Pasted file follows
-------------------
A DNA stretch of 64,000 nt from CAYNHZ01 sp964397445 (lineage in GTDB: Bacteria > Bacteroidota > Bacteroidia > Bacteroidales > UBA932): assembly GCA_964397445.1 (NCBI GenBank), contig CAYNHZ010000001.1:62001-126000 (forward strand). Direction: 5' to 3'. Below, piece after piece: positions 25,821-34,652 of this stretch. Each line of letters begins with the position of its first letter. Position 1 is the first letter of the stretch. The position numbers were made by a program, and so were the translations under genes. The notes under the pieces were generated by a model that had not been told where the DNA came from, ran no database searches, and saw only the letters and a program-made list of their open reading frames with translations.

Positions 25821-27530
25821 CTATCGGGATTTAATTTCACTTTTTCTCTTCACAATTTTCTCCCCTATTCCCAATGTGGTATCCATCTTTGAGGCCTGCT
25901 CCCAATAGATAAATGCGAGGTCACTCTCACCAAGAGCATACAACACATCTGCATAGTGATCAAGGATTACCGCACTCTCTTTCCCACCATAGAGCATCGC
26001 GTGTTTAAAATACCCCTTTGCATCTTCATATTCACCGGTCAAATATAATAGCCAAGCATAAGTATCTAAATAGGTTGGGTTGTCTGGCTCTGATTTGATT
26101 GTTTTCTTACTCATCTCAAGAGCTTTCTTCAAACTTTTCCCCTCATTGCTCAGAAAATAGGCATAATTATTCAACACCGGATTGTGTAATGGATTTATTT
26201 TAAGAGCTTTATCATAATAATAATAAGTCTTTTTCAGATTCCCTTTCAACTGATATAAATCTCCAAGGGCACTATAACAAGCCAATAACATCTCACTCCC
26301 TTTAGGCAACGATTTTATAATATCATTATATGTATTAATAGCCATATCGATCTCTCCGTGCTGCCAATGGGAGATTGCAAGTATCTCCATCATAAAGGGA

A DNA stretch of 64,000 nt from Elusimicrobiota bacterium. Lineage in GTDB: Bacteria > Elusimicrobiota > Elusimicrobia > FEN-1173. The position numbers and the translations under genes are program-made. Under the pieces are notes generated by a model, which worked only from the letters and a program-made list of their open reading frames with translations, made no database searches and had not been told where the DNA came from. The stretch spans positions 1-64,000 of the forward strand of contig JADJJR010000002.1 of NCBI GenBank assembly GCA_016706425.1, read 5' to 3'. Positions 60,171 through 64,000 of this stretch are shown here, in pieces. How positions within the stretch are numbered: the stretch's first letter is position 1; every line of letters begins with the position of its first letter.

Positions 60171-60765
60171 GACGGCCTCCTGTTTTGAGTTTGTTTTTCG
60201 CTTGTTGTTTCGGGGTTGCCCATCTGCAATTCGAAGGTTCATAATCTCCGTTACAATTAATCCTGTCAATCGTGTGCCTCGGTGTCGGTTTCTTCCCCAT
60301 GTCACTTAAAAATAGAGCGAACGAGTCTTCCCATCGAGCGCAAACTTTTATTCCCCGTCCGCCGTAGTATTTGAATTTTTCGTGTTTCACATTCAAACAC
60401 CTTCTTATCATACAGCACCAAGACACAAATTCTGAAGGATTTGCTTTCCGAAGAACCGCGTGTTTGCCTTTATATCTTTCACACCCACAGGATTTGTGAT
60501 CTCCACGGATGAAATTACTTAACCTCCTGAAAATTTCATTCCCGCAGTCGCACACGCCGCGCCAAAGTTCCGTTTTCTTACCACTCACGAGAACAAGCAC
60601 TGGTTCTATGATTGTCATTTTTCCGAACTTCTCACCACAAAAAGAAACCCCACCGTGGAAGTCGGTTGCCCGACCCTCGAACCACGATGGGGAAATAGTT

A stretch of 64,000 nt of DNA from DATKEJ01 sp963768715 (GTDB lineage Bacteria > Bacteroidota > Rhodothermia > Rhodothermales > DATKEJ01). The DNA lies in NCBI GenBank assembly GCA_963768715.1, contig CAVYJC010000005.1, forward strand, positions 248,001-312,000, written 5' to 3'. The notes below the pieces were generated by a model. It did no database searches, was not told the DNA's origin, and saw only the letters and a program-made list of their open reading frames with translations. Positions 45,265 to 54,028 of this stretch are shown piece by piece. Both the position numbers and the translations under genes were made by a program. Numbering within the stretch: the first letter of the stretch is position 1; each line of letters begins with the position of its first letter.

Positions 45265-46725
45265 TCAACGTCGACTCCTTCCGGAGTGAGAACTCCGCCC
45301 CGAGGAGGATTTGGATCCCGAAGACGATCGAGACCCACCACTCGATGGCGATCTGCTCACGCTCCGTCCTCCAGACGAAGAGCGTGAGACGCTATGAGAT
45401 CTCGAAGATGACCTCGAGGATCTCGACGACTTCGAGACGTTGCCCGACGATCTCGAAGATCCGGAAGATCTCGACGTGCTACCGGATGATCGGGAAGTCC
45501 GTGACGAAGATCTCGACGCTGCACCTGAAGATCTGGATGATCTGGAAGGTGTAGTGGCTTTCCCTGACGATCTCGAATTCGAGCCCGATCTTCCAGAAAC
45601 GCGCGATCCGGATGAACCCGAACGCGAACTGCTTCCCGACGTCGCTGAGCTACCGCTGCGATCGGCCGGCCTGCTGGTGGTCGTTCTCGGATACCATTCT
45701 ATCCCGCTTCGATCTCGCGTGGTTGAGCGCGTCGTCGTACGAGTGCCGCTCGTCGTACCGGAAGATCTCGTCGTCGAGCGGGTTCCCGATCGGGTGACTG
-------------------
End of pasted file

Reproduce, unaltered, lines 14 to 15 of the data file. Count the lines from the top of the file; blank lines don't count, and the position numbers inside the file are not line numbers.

60401 CTTCTTATCATACAGCACCAAGACACAAATTCTGAAGGATTTGCTTTCCGAAGAACCGCGTGTTTGCCTTTATATCTTTCACACCCACAGGATTTGTGAT
60501 CTCCACGGATGAAATTACTTAACCTCCTGAAAATTTCATTCCCGCAGTCGCACACGCCGCGCCAAAGTTCCGTTTTCTTACCACTCACGAGAACAAGCAC